Read to find out more on how to put the "good" into something "bad". The article focuses on how to get your dog to be comfortable with having eye-drops applied on a regular basis. There's sure to be some nuggets of information in there that can be applied to other scenarios too!

Canine Education @ SPCA Life Skill #1: The Name Game.

Every family dog has a name, but not every dog knows its name. Just like how they're not born to understand commands like "Sit", "Down" or "Stay", dogs need to be trained to know their names. How do we engage our dog such that when it hears its name, it'll take its attention away from something else to focus on you? Watch as Kiyo (Kang Nee's dog whom she adopted from us 5 years ago) embarks on his first step to learning his name. In this video, he takes on an alias for the demonstration -

Canine Education @ SPCA Life Skill #2: How A Dog's Name Is Used.
We often use our dog's name in a way that doesn't quite encourage it to respond - we use its name as a verbal reprimand when the dog has misbehaved; we repeat it over and over again, essentially teaching the dog to tune out our nagging voice. If we want to build a quick response and get our dog's undivided attention when we call their name, the dog's name must always be associated with something rewarding. Watch as Kiyo demonstrates the practical applications of having learnt his name the positive way. Note that Kiyo receives his reward only after he has made the correct choice; the reward wasn't used as a bribe to get his attention -

Canine Education @ SPCA Life Skill #3: Teaching "Stay"

Having trouble getting your dog to stay and not move until you tell him to? A good "Stay" is actually a two-part skill - "Stay" tells the dog not to move until you give it permission to do so, and a release word, e.g. "Free", signals that the dog has the permission to move. To build a good reliable stay, you need to work on the 3 variables that can make or break a stay - duration, distance and distractions. In this video, Kiyo shows that it can be really fun to work on a "Stay" together -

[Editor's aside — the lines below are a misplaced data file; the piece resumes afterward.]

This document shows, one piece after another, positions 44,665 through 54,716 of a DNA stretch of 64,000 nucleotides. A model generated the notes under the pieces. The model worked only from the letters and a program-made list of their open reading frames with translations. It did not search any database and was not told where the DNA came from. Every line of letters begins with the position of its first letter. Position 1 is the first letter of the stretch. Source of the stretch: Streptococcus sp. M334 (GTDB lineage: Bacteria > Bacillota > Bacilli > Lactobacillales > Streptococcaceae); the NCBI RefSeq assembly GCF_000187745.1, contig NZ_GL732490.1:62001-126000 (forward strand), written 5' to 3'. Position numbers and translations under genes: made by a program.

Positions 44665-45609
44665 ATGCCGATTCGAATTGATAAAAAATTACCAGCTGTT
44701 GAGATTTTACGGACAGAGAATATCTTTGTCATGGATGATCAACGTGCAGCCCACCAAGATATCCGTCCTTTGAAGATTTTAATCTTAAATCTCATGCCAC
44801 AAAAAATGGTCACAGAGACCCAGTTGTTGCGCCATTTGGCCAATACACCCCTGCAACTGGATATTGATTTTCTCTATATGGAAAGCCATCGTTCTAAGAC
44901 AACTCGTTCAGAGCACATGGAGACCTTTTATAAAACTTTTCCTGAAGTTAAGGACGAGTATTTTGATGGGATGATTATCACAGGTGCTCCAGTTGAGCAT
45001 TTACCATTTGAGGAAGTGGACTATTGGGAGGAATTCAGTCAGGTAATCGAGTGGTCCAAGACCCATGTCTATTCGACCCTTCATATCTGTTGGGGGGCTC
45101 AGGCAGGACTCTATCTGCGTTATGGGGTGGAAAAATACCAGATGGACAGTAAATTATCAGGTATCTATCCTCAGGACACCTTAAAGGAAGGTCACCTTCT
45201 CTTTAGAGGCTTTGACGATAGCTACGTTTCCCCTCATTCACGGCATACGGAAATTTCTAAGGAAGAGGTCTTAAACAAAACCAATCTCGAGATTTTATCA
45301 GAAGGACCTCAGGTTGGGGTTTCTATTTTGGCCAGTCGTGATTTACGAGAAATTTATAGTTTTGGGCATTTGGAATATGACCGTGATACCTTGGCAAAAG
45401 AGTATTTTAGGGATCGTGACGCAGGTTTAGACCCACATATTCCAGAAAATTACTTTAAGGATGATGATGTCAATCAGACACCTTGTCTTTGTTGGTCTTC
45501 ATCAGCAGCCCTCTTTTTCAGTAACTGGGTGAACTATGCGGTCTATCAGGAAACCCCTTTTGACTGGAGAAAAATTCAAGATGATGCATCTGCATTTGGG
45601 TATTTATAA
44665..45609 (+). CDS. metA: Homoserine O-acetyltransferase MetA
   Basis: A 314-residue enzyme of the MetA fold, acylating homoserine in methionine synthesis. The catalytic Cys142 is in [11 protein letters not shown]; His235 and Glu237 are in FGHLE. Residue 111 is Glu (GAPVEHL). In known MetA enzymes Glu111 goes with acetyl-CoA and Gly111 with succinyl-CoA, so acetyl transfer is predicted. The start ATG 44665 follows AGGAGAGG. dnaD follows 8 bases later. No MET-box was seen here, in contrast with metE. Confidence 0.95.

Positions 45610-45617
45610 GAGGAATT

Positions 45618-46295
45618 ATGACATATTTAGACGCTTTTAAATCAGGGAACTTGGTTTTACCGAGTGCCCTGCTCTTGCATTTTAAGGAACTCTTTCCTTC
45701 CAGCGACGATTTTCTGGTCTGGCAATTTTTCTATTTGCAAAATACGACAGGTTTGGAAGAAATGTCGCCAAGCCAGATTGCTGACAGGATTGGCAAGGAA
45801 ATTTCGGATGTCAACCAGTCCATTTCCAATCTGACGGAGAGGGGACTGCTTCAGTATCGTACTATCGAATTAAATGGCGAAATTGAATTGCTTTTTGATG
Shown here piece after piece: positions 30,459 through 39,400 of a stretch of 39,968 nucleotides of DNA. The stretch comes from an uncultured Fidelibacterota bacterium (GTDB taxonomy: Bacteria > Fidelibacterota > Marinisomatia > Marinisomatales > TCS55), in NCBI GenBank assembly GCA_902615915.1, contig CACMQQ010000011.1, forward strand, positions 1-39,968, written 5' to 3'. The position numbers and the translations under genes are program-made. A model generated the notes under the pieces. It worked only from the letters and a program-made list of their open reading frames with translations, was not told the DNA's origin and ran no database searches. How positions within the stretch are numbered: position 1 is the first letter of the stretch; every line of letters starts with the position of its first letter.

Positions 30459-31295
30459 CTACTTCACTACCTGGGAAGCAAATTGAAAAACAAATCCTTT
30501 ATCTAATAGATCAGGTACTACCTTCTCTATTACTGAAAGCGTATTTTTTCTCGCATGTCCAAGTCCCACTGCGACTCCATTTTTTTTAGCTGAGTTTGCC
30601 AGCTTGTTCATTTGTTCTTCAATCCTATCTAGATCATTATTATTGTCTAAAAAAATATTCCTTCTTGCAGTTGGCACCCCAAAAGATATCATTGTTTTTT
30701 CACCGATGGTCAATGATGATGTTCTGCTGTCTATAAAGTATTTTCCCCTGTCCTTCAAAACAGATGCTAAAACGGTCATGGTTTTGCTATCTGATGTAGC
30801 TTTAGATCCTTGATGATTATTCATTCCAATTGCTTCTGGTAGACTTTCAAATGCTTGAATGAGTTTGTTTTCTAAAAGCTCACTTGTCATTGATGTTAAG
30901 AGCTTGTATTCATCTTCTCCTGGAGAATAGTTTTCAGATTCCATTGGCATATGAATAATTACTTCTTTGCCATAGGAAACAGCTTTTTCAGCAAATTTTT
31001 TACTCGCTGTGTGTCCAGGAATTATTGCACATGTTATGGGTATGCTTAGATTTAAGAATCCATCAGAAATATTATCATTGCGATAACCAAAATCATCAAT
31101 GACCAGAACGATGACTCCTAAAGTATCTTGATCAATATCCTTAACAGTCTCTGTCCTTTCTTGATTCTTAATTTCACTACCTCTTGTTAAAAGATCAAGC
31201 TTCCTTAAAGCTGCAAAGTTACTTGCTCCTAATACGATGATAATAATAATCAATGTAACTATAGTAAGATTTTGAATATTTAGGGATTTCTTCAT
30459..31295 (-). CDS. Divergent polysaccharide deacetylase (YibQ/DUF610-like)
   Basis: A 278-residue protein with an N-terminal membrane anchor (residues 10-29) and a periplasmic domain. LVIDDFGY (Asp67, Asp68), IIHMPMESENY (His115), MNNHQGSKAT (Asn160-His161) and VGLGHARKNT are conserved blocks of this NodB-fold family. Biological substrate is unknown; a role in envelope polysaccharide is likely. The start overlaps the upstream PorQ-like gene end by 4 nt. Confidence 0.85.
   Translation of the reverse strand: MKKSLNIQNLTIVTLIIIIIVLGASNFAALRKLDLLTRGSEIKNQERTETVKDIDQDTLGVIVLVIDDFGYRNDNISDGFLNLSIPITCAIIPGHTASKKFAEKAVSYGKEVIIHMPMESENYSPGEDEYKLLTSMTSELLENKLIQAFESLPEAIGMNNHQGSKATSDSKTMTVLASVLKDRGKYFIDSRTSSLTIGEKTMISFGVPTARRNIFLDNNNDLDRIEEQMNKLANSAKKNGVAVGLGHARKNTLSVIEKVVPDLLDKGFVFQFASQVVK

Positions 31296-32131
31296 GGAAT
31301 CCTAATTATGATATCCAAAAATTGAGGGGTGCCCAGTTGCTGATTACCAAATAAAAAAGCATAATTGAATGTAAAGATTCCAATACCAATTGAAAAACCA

Canine Education @ SPCA Life Skill #4: Teaching "Sit"

Every dog can sit, but they don't instinctively understand that the word "sit" means you want it to plop its butt down on the ground. Dogs need to be taught to understand our commands and should not be expected to know English from the get-go! Watch as Kiyo and Kang Nee of demonstrate how you can translate for your dog and help it learn to sit promptly and willingly each time -
Canine Education @ SPCA Life Skill #5: Teaching "Down"
We may not think or know it, but a dog will lie down only when it's comfortable in a particular situation. If there are many distractions that the dog hasn't learnt to cope with present in the environment, it may be difficult to get your dog to lie down and stay down for long. Your dog may only lie down for a brief moment, then bob up again, unable to settle for some time. In this video, Kiyo shows how you can teach "Down" to your dog, using tiny steps to get to the full behaviour. Note that the verbal cue, "Down", is only said once each time and not repeated excessively -
Canine Education @ SPCA Life Skill #6: It's Me and My Dog
We often tempt our dogs with treats in order to help them learn faster during a training session. But do we always have to reward them with food when we want them to perform a specific act? What happens when we don't have treats on us? Can a dog trained using food rewards 'perform' without food? Of course it can, if you use food rewards correctly - as a reward and not a bribe. See the teamwork between Nee and Kiyo as they play the game of life skills together -

Canine Education @ SPCA Workshops

Together with Kang Nee from, we conduct regular workshops for the public so they can find out more about the responsibilities and commitment behind keeping a dog. View our series of workshops here -